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SC halted operation of Sharif family sugar mills

10 February, 2017

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ISLAMABAD: The Supreme Court of Pakistan on Thursday halted the operation of three sugar mills, owned by the Sharif family, and remanded the matter to the Lahore High Court (LHC).

The Sharif family and their relatives had shifted their sugar mills to a new land in the garb of interim relief, which was sought from the LHC. A division bench of the LHC gave relief to the Sharif family and their relatives by allowing three sugar mills - namely Ittefaq Sugar Mills, Chaudhry Sugar Mills and Haseeb Waqas Sugar Mills - to continue crushing sugar at the new locations.

The judgement was pronounced on a petition filed by JDW Sugar Mills of Pakistan Tehreek-e-Insaf Secretary General Jehangir Khan Tareen, the owners of Indus Sugar Mills and others in 2006. Later, Jehangir Tareen and others, through Aitzaz Ahsan, approached the top court against the interim order.

Now, a three-judge bench headed by Chief Justice Mian Saqib Nisar, during the course of the hearing, observed that the high court had not taken into consideration the fundamental documents and passed various restraining orders in favour of the Sharif family and their relative.

Justice Umar Ata Bandial, a member of the bench, wondered how a chief executive (chief minister) of a province could form a policy that was extending benefits to his family.

The top court also observed that the interim orders were "non-speaking and mechanical".

The SC directed the LHC's office to fix the matter before a division bench, preferably headed by LHC Chief Justice Mansoor Ali Shah, on February 16, with instructions to the CJ to hear all sides of the case and deliver a verdict within a week. It also directed the counsel for the Sharif family that the order to suspend operation of the mills should not be violated.

During the hearing, Barrister Aitzaz Ahsan, the counsel for Jehangir Tareen, contended that the government in 2005-06 had itself taken a policy decision to ban the establishment or enlargement of sugar mills in Punjab.

Citing a 2006 Punjab government notification, which not only banned the establishment of new mills but also the shifting of their location, Aitzaz said that shifting of sugar mills was an illegal move.

He, however, alleged that the Sharif family had set up new sugar mills under the pretext of relocation, adding that the ruling family had managed to obtain permission to move the sugar mills despite a ban.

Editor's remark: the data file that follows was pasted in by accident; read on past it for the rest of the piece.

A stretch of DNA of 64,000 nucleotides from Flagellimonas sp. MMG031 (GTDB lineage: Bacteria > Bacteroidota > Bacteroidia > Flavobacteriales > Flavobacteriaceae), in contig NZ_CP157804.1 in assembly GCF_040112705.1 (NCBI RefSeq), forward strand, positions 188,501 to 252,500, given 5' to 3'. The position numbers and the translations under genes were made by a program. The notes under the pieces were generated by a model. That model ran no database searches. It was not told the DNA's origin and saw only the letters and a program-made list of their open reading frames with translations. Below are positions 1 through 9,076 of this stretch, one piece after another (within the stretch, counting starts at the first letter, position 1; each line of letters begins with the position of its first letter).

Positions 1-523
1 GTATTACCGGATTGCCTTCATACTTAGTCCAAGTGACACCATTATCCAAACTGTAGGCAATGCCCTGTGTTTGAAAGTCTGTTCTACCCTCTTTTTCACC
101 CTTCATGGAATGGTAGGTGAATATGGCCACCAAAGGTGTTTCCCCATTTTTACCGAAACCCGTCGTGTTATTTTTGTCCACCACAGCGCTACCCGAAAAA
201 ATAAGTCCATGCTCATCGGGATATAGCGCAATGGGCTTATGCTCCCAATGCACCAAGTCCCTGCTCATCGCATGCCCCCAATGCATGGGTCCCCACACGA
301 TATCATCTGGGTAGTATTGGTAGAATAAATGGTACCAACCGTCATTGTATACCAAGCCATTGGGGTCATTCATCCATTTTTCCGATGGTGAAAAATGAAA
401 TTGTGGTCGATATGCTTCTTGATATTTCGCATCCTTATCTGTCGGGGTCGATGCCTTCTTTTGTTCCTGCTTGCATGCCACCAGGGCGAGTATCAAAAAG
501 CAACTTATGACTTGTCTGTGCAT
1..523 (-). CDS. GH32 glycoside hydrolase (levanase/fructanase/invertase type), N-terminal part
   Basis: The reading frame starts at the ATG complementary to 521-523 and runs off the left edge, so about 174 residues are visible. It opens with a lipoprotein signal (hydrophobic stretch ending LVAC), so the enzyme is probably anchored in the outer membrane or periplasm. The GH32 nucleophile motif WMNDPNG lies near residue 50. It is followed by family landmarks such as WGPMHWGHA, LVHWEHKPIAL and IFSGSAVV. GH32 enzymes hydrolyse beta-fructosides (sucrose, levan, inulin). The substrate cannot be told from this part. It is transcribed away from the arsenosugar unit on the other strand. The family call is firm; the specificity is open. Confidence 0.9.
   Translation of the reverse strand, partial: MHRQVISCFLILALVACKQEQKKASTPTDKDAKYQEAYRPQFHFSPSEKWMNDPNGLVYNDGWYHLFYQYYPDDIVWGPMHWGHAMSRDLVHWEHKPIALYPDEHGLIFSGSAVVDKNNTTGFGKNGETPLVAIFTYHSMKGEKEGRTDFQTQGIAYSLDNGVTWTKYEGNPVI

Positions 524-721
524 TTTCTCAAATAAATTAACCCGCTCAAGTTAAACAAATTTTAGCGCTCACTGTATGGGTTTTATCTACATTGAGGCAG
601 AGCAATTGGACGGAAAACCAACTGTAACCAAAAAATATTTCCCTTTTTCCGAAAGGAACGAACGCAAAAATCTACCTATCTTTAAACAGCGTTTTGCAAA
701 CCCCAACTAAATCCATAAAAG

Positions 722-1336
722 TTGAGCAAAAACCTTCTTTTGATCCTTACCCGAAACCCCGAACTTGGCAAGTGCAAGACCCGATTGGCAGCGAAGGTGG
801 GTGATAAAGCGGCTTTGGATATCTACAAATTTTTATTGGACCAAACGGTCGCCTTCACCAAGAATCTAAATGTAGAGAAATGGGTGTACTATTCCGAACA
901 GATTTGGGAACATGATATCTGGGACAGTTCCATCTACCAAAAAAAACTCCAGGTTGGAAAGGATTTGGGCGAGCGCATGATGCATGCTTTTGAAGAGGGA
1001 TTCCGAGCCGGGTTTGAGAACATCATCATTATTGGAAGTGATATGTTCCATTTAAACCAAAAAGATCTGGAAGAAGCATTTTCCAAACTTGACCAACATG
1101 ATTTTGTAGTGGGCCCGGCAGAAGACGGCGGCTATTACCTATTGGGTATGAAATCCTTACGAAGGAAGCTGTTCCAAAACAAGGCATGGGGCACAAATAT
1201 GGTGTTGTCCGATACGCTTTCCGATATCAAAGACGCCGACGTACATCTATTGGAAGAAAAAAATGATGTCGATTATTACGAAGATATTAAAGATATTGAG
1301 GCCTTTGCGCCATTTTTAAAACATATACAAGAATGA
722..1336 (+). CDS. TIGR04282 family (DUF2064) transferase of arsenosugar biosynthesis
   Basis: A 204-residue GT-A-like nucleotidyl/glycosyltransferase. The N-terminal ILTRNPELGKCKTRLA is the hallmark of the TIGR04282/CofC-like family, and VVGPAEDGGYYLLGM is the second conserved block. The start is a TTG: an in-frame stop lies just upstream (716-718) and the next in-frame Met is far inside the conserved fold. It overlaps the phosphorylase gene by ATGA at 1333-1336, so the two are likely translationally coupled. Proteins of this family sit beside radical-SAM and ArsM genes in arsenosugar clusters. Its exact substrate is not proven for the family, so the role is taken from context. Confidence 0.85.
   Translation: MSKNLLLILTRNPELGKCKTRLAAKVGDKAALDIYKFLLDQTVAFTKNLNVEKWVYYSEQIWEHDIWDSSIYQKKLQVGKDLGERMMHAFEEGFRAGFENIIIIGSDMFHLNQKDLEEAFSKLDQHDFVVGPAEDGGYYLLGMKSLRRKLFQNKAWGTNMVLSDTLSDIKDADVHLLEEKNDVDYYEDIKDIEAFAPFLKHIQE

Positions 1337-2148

He contended that a notification issued by the industries department on December 4, 2015 allowed the owners of the Chaudhry Sugar Mills, Ittefaq Sugar Mills in Sahiwal, Haseeb Waqas Sugar Mills in Nankana Sahib, Abdullah (Yousaf) Sugar Mills in Sargodha and Abdullah Sugar Mills in Depalpur to move the units to other districts.

He also contended that the Sharif family's three sugar mills were continuously crushing sugar in southern Punjab in the guise of the LHC division bench's interim order.

He submitted that the ruling family should have been a role model in the country, adding that now they were misleading the superior courts.

Salman Akram Raja, the counsel for the Sharif family, said that an amendment in 2015 to the 2006 notification, overseen by Punjab Chief Minister Shahbaz Sharif, made provisions for the shifting of sugar mills from one point to another, although the creation of new mills remained illegal.

When Raja tried to inform the court about the merits of the case, the CJP observed that this court was only hearing the matter of the interim relief. The counsel stated that if the top court stopped the sugar mills from crushing then the owners would face irreparable loss, and the workers would also suffer, adding that the investment of Rs 380 million would be also lost. He requested the bench to allow three sugar mills to continue sugar crushing this season and later the court may ban their operation.

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